If the 1970s ended with a bang, the 1980s was not far behind. The loans to the poorer states had gotten out of hand, and the debt crisis began... This was the same moment that the USSR made the crucial tactical error of going into Afghanistan, and would thus bleed itself in the same way the USA had done in Vietnam, with less social resilience to permit it to survive the consequences. In the 1980s, the whole world-economy looked in bad shape except for East Asia, although that did not prevent financial speculators from making astounding profits [15, c. 406-407].

In the 1990s, Western Europe made the essential step forward in its unification with the creation of the euro and thus achieved the financial underpinning necessary to pull away from its close political links to the USA. The disintegration of the Balkan zone has clearly demonstrated the very limited effectiveness of NATO as a political force. ... And in the midst of all this came the so-called Asian crisis. Deflation has at last hit East Asia and its derivative zone, followed by Russia and Brazil. The world holds its breath, waiting for it to hit the USA. We shall then enter into the last subphase of this Kondratieff downturn [15, c. 408].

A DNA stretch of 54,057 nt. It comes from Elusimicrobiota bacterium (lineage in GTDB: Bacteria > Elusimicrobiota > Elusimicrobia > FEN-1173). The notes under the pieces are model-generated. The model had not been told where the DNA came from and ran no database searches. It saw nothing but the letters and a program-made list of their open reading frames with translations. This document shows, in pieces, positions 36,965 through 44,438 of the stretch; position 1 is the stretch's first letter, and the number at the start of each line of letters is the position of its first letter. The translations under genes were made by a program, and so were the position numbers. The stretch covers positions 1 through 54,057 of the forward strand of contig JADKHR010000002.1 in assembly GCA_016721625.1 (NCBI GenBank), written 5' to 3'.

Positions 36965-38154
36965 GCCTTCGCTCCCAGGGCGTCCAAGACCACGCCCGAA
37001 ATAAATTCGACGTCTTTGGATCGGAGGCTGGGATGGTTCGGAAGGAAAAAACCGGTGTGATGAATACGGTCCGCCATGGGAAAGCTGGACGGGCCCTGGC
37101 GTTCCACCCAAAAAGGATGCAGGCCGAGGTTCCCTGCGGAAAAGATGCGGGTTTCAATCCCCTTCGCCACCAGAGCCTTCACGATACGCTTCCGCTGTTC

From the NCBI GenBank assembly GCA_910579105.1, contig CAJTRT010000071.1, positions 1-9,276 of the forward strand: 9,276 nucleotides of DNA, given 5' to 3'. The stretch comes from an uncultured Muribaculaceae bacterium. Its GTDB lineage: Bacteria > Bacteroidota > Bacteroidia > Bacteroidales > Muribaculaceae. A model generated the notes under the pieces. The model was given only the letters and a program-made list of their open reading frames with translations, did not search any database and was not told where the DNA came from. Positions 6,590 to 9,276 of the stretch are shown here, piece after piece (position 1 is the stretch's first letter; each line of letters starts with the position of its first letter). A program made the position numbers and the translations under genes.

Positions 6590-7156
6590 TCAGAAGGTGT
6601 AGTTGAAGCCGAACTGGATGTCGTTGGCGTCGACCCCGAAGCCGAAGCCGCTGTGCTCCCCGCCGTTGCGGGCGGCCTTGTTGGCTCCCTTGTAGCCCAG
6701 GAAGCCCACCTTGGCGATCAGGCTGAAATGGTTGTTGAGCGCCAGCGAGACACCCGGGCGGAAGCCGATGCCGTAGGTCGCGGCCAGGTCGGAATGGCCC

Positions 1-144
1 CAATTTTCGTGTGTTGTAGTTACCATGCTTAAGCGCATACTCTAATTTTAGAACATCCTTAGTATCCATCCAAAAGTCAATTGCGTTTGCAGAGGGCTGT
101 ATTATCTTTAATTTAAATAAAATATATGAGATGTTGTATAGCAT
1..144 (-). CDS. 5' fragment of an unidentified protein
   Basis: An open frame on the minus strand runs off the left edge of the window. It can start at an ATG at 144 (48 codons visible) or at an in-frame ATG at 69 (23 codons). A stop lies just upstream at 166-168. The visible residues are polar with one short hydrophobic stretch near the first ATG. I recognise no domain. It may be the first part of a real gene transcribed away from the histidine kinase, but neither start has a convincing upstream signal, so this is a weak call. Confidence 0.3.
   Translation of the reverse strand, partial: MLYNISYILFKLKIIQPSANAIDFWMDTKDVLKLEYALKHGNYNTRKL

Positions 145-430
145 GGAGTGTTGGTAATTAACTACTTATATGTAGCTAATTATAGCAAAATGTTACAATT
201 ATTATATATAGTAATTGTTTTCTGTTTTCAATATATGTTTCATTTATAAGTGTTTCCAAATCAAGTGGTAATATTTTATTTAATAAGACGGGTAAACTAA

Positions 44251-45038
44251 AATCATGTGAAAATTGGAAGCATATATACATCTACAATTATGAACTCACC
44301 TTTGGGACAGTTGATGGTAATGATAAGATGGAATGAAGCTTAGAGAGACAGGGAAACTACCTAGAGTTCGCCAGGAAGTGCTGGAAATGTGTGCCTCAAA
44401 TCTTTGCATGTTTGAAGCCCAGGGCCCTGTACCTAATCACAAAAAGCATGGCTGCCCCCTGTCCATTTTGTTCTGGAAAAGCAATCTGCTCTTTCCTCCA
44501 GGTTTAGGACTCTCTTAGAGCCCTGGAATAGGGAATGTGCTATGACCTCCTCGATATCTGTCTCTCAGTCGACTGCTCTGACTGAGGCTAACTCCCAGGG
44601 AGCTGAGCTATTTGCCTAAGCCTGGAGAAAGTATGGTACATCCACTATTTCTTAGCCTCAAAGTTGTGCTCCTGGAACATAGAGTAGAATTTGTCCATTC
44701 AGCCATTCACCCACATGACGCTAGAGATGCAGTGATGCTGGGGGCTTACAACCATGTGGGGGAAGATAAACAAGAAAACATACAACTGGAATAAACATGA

We can think of this long transition as one enormous political struggle between two large camps: the camp of all those who wish to retain the privileges of the existing inegalitarian system, albeit in different forms - perhaps vastly different froms; and the camp of all those who would like to see the creation of a new historical system that will be significantly more democratic and more egalirarian. However, we cannot expect that the members of the first camp will present themselves in the guise that I have used to describe them. They will assert that they are modernizers, new democrats, advocates of freedom and progressive. They may even claim to be revolutionary. The key is not in the rhetoric but in the substantive reality of what is being proposed [15, c. 415-416].

The global economy is currently at a turning point comparable to the one that produced the Great Depression of the 1930s. The rapid technological advances in the USA in the 1920s meant that productive capacity expanded far more rapidly than global demand. It took the domestic reforms of the New Deal, the Marshall Plan, and the rebuilding of Germany and Japan to solve these problems by spreading a mass, automobile-based consumer economy across the developed world. The result was an almost 30 year boom, followed by the rocky period of growing inter-capitalist competition and deepening crisis in the developing world. If the historical analogy is correct, we can expect deepening economic difficulties and more intense international conflicts until one or more of the major developed nations make decisive moves to establish a firm postindustrial foundation for a renewal of economic growth [16, c. 123].